An ergonomic workspace can prevent aches and pains, but could it also make you more productive? Half of the employees polled in a recent Staples survey think that it would. And 35 percent of respondents said a more comfortable setup at the office would stave off stress.
Unfortunately, 86 percent also complained that they weren't comfy in their current workspace.
Many companies probably aren't about to shell out for a Herman Miller chair simply because you ask for one, but you can take some small, inexpensive steps to be healthier, happier, and perhaps more productive while you work.
The first one: take frequent breaks to walk around; that will release tension throughout the body.
Then follow these other tips from ergonomic experts:
Enhance Your Laptop
Many workers love corporate laptops for telecommuting. But you might be putting your neck at risk if it's your full-time machine. "Using a laptop for more than 4 hours per day presents an important ergonomic problem," says ergonomic expert David Rempel, M.D., MPh and professor of Medicine at the University of California. "The top of the screen should [generally] be near eye level to avoid neck pain from bending the head forward to see the screen."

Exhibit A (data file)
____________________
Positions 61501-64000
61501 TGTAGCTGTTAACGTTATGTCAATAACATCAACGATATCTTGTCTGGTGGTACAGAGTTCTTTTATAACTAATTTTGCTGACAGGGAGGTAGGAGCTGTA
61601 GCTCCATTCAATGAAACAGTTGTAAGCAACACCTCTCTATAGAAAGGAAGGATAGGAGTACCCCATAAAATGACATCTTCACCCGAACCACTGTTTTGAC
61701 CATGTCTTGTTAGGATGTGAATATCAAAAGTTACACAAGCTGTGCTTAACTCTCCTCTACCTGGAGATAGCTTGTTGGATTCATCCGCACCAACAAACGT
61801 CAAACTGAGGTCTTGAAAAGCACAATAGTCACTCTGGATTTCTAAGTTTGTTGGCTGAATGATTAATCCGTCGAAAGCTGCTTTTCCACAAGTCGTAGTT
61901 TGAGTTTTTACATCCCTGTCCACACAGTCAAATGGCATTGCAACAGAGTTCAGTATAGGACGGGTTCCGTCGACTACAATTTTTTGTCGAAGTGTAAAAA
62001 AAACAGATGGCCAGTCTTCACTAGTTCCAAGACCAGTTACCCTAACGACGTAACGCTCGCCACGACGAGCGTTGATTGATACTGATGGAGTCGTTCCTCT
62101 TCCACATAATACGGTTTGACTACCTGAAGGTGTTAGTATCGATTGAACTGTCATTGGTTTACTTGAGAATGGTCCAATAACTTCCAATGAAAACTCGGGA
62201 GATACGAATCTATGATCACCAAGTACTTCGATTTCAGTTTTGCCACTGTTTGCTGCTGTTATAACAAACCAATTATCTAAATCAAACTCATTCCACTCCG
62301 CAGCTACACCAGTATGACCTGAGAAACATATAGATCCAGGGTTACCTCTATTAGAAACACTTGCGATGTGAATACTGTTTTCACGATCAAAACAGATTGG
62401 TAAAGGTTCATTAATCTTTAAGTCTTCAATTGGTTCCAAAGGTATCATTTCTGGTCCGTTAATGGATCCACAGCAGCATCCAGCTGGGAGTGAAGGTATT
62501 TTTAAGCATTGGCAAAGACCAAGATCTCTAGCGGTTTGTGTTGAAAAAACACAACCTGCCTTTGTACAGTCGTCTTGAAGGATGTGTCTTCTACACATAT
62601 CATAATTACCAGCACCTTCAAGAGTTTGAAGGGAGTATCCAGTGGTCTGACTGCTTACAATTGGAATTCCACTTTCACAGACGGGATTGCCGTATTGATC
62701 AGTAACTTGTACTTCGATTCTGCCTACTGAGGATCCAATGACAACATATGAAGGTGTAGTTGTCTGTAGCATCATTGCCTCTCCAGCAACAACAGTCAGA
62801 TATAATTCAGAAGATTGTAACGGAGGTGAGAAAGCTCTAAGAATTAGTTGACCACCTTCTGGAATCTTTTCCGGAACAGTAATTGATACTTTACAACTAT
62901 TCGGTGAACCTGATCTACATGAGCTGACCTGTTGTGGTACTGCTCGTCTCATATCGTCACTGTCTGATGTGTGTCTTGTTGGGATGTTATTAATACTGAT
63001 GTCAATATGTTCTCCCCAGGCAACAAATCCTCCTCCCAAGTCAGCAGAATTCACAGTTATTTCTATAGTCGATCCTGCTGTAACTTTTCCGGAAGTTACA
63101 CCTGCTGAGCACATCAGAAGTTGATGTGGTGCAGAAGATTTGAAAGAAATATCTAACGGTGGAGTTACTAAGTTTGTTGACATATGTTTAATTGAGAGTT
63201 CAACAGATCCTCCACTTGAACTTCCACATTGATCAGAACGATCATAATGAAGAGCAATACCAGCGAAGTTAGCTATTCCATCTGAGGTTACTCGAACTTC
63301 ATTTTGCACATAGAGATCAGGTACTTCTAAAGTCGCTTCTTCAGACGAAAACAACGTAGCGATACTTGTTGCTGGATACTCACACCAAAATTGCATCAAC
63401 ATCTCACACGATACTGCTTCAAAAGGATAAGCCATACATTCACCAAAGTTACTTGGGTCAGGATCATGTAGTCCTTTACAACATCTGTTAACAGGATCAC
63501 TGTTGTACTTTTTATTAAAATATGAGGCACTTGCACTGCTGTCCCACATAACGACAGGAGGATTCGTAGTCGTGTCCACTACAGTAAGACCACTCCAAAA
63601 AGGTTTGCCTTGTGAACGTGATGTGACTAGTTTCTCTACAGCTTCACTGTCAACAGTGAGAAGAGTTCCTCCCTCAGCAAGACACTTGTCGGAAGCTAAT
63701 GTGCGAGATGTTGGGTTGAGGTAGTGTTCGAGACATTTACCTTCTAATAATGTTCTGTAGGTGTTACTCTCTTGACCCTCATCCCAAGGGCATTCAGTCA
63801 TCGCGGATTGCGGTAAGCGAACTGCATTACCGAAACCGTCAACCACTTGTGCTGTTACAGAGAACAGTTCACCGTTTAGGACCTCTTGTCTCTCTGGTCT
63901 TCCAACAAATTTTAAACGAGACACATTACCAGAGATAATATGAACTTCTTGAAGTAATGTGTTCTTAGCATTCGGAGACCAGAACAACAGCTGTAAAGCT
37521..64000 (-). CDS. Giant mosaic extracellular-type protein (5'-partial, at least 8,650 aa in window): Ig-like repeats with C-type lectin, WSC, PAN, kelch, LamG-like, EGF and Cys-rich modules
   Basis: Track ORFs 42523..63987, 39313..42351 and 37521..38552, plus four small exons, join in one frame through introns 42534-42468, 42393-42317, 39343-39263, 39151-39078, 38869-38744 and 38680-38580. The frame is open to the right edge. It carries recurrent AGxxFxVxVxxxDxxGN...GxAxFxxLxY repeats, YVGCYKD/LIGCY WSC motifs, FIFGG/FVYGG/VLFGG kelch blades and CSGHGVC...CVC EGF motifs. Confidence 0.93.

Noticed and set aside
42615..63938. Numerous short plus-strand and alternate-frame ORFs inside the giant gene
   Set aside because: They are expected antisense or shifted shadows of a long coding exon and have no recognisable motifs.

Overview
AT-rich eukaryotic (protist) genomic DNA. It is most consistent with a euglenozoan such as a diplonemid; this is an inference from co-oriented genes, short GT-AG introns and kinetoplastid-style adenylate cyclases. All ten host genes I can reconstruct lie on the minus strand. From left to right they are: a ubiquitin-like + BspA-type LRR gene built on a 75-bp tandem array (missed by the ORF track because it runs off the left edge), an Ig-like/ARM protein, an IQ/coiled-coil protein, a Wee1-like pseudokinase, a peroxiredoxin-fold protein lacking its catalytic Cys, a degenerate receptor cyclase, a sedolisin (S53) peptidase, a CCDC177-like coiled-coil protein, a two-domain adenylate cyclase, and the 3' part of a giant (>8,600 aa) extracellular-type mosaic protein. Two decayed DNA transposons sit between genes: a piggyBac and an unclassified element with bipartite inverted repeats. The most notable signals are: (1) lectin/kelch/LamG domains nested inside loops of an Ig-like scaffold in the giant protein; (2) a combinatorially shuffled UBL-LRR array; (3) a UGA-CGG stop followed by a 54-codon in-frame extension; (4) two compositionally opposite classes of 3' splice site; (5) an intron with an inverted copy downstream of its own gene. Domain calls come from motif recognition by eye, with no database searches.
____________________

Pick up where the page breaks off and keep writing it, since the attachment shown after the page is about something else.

If you can't get a full docking station, try one of these half measures: Plug in a separate monitor that can be positioned at the right height and about an arm's length away, or put the laptop on a riser so the monitor is at the right height, then add a separate wireless or wired keyboard and mouse. Rempel adds that a split keyboard can also decrease discomfort.
Secure Good Back Support
A solid office chair will have a built-in lumbar support. But there are ways to enhance your current chair, too. "If your chair doesn't have a lumbar support or it 'hits' you in the wrong part of your back ... you can roll a hand towel, tape it around so it maintains the roll and then place and tape it on your chair's back so fits right into you body's lumber area or low back," suggests Cynthia L.Roth, CEO of ETC, an ergonomics consulting company.
You do want to stop slouching, but experts say you shouldn't be 100 percent upright. "The best seated position is not an erect 90 degrees, but rather a reclined posture of 100 to 110 degrees. Keep your feet flat on the floor or resting on a footrest if needed, and avoid craning your neck or hunching your shoulders," says John Michael, vice president and general manager for Staples Advantage's furniture and interior design business.
Increase Your Font Size
Equipment has a lot to do with your comfort, but something as simple as moving from 12- to 14-point font could help. "A primary reason for people assuming a poor posture is that the text is too small so they have to lean forward to read," says Rempel.
Take a Load off Your Legs
Now think about your legs. "Ensure you have enough space under your workstation for placement of your thighs. This is called thigh clearance and it is important for good blood flow to the feet and legs. Using a footrest [also] maintains comfort and good blood supply," says Roth.
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